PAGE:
CONVICTION OF ARMENIAN JOURNALIST IN TURKEY OVERTURNED: PRESS

Agence France Presse -- English
May 1, 2006 Monday 4:07 PM GMT

A court in Ankara Monday overturned on appeal the conviction of
an Armenian journalist in Turkey, accused of insulting the Turkish
identity, the Anatolia news agency reported.

Hrant Dink, publisher of the bi-lingual Turkish-Armenian newspaper
Agos, was sentenced to a suspended six-month sentence in October by
a court in Istanbul for an article published in February 2004.

The article about the massacre of Armenians during World War I
in Turkey called on Armenians "to turn now to the new blood of an
independent Armenia, which alone is capable of liberating the Armenian
diaspora" and to reject any Turkish roots.

The appeal judges in Ankara overturned the conviction due to procedural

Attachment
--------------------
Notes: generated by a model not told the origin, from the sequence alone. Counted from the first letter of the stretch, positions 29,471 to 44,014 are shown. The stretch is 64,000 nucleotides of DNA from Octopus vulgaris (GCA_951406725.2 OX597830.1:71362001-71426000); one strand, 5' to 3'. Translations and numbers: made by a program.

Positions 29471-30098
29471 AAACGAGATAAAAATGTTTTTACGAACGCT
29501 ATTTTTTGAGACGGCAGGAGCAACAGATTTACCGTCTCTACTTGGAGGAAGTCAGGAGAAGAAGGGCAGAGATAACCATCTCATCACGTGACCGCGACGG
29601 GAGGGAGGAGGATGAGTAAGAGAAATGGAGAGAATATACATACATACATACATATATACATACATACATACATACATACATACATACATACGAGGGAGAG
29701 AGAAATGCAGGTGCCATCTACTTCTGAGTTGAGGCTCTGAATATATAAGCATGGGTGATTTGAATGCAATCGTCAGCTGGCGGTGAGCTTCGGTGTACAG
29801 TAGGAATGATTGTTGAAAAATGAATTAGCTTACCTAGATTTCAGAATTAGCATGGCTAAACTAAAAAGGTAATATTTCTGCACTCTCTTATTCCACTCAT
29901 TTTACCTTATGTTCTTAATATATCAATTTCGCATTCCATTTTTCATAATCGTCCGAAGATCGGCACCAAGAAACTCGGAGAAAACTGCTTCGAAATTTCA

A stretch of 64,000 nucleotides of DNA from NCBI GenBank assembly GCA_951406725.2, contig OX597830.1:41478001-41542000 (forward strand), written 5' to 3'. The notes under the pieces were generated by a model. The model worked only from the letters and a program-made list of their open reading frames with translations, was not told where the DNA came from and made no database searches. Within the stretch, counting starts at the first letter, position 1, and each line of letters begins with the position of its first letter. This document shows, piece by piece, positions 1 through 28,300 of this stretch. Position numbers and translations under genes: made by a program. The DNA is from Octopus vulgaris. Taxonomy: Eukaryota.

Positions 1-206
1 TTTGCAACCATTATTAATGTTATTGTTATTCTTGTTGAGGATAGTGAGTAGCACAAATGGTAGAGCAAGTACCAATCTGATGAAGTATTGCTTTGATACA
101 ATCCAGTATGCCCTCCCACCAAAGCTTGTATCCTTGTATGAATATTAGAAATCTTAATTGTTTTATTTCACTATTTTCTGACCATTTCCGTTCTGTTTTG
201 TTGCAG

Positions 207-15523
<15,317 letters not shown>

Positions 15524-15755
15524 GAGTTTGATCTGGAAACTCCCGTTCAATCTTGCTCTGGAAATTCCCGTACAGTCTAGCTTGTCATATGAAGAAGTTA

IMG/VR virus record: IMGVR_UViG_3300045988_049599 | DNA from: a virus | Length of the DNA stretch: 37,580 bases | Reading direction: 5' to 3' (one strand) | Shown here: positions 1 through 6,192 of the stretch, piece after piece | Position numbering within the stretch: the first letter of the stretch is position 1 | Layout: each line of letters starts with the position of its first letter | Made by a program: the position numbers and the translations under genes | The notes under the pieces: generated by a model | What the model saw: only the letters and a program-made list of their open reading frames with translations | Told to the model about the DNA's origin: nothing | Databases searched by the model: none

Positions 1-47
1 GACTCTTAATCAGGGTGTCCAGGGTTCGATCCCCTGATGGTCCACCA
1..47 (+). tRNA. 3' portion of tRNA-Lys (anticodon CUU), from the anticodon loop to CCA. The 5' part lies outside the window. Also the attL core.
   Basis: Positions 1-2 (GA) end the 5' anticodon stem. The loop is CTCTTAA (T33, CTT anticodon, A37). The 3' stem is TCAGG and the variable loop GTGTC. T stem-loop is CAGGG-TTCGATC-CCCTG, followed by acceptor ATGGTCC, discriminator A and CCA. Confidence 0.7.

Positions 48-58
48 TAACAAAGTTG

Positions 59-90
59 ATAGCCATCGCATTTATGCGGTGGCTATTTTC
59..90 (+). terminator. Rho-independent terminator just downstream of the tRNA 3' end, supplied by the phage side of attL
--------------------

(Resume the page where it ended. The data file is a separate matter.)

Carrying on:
errors, Anatolia reported, adding that the case will be referred back
to the Istanbul court for retrial.

Dink's lawyer, Fethiye Cetin, could not confirm the Anatolia report
when contacted by AFP, as he had not yet received word from the
appeals court.

Armenians claim up to 1.5 million of their kin were slaughtered in
orchestrated killings between 1915 and 1917 in the final days of the
Ottoman Empire, the predecessor of Turkey.

It remains a sensitive issue as Turkey categorically rejects claims
of genocide. Ankara argues that 300,000 Armenians and at least as
many Turks died in civil strife when the Armenians took up arms
for independence in eastern Anatolia and sided with Russian troops
invading the crumbling Ottoman Empire.
From: Baghdasarian